Britain’s favourite beverage is a boring, beige relic of our colonial past. But if we admit that to ourselves, what else are we going to start doubting?
'I don’t think it’s hyperbole to say that doing the tea run in the office is one of the worst punishments that can be inflicted on a human being.' Photograph: Dimitri Vervitsiotis/Getty Images
Go into any house in England and you will be offered some tea. Barge in. Just walk in to a nana’s house. “Oh, sorry,” the nana will say. “Can I get you a cup of tea?”
The nana will walk slowly to the kitchen. She will boil a fresh kettle of water and warm a teapot first. She has a complex hierarchy of doilies. Six different biscuits on the same ornate plate. “Sorry about the biscuit selection,” the nana will say. “Only I wasn’t really expecting visitors.”
It is a crime that you don’t go and see your nana more, but that’s a conversation for a different day. Tea is the thing now. Turn to the nana. She has Countdown on in the background but she has it on mute. Turn to her. “Nana, old lady, whatever your name is: tea – ” you are making very intense eye contact with the nana now – “tea is shit.”
Tea is shit. We don’t examine this enough in England. We just putter along, thinking tea is good; but it’s not good. It’s a lukewarm mug of leaf water, presented as a cure-all for life’s ills. “Nice cup of tea,” people say, when you’ve watched a vivid car accident or been given a terminal diagnosis, or gone for a walk and it’s started raining. Whether the mafia has kidnapped you and made you kill a man with a gun to win your freedom or if you’ve done quite badly in an exam, someone will say: “Let me get you a nice cup of tea.”
We argue about how best to make tea. “Milk first!” some people say, wrongly. “No,” others say. “Milk after.” People are basically willing to raise fists over this. They are ready to duel to the death over how long a bag should be left in a mug, or whether a bag should even see a mug in the first place, whether a bag should be locked in the prison of a teapot and squeezed of its blood through a spout. “No sugar!” people shout, as you waddle off to make another interminable cup of tea for them. Another will chime in: “A hundred sugars!”
Academics have recently uncovered the oldest teain Britain, proving once and for all that we have been tea bores for more than 300 years. If you do not think we are collectively boring about tea, offer to do an office tea run right now. Someone will hold up one single finger while they rootle about in a desk drawer for a bag of green tea. Someone else will pass you a tiny carton of sweeteners or some agave. You’ll have to carry all of this to the kitchen, where there is someone you vaguely remember from the Christmas party waiting to make small talk with you. You have to go down to reception and ask if they’ve seen “the tray”. I don’t think it’s hyperbole to say that doing the tea run in the office is one of the worst punishments that can be inflicted on a human being.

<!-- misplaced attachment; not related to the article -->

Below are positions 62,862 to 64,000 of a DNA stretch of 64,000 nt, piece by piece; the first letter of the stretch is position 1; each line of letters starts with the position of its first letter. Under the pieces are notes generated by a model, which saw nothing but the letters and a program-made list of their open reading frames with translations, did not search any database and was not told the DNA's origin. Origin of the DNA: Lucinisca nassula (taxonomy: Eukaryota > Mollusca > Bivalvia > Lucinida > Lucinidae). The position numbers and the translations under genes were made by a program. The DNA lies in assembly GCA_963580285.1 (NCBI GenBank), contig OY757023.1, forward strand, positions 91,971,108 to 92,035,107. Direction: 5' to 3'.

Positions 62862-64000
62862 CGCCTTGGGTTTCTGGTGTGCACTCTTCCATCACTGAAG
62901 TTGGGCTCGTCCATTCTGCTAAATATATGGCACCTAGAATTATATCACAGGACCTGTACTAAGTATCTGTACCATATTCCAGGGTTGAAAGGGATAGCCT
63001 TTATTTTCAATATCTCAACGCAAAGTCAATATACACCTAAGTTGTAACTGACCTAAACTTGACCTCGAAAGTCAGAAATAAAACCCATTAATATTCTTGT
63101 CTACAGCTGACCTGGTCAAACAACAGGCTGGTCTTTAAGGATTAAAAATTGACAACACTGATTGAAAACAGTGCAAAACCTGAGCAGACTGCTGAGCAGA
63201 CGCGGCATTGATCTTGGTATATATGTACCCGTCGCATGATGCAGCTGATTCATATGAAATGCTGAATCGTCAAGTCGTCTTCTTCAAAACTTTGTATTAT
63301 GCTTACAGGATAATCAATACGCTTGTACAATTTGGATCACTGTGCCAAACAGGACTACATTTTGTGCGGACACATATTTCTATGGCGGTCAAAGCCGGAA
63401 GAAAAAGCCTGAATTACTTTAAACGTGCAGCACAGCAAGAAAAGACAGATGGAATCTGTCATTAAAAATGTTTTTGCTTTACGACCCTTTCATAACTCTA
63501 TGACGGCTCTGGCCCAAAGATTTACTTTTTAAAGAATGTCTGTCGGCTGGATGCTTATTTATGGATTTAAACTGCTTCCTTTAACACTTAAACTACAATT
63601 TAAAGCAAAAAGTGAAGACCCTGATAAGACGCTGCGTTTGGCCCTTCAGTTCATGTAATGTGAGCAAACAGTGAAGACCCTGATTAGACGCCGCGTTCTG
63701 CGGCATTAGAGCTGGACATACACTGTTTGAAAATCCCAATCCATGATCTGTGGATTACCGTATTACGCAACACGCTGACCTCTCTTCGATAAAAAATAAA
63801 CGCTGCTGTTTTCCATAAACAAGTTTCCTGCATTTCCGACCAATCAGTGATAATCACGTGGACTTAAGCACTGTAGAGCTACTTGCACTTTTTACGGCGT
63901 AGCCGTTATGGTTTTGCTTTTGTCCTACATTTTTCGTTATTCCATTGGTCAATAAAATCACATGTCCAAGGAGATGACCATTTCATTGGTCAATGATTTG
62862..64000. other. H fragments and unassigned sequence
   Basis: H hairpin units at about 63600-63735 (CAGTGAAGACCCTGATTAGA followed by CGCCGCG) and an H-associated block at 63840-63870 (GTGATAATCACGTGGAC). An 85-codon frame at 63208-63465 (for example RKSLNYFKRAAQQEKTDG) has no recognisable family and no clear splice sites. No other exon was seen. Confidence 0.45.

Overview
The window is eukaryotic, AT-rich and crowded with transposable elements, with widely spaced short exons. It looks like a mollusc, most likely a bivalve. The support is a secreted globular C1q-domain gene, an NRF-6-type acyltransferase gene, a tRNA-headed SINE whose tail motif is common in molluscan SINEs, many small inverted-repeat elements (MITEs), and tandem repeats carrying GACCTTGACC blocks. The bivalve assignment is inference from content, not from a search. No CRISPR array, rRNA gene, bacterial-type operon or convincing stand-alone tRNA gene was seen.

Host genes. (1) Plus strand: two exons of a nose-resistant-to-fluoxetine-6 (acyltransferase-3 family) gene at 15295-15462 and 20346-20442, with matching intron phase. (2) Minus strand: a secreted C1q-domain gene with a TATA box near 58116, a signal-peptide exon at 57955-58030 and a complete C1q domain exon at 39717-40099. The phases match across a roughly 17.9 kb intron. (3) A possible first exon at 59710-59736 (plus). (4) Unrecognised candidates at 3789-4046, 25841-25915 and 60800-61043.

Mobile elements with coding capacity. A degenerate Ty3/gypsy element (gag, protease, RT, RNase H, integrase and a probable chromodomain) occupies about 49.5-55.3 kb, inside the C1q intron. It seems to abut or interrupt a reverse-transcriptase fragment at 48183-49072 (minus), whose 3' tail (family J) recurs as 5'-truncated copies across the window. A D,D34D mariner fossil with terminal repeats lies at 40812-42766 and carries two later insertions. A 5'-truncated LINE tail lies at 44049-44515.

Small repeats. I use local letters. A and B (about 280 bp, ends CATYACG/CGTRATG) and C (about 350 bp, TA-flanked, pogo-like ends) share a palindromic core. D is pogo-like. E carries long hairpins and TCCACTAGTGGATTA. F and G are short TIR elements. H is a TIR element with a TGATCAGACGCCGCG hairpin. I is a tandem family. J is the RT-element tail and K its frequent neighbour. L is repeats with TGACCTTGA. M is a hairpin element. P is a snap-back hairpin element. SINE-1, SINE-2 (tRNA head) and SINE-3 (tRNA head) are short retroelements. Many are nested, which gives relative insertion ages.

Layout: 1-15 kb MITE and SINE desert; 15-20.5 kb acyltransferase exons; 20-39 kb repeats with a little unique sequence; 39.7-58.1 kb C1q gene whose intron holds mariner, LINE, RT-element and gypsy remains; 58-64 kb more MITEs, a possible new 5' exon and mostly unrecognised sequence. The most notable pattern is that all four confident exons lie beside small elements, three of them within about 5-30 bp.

How did we get like this? Liking tea has its roots in colonialism, but making a big thing of enjoying it now is somehow worse. Because it’s morphed, over the ages, from that fragrant hay box academics unearthed this week, which we used to brew and drink like normal people, into something else. It is now at once the twee height of Englishnessbut also the most basic solution to any problem, a coddle in a mug.
And through it all, nobody has thought to go: hang on, it’s just hot brown slop you dip biscuits in. Because this is the fear, isn’t it? Once we examine tea, once we put that central tenet of British culture under the microscope, what else will we start to doubt? Gin? The royal family? Dancing dogs on TV talent shows? Black pudding? An inherent hatred of the French?
Once those old cultural keystones are gone, there is nothing but collapse. Sans tea, the concept of Englishness can be distilled down to nothing more than a poster reading: “Keep calm and carry on thinking Wayne Rooney is a slightly better striker than he is”. Without tea, the only thing that demarcates us from the rest of the world are dads who wear fancy dress to international cricket games.
And this is it. This is our reality – big, stewing pots of the stuff; types of tea named after earls; chipped mugs with steam rising out of them; some dickhead saying “It’s a bit tannin-y, isn’t it?”; special little teapot-shaped dishes on the side piled high with old, cold teabags; special rectangular biscuits designed for dunking. This is our world, awash with a liquid more overrated than oil.
Is tea good? We never ask. It is not good. It is exactly fine. And liking it is the worst possible English trait, up there with colonialism and the class system and thinking dentistry is bad. Next time you have a cup of tea – and look around you, you are probably surrounded by it, three or four mugs of the stuff at various degrees of room temperature, biscuit crumbs down your cardigan – next time you have a cup of tea, as you lift the heavy mug to your mouth, think: is this actually good? Zoom out. Analyse. Is this nice, or do I just have Stockholm syndrome?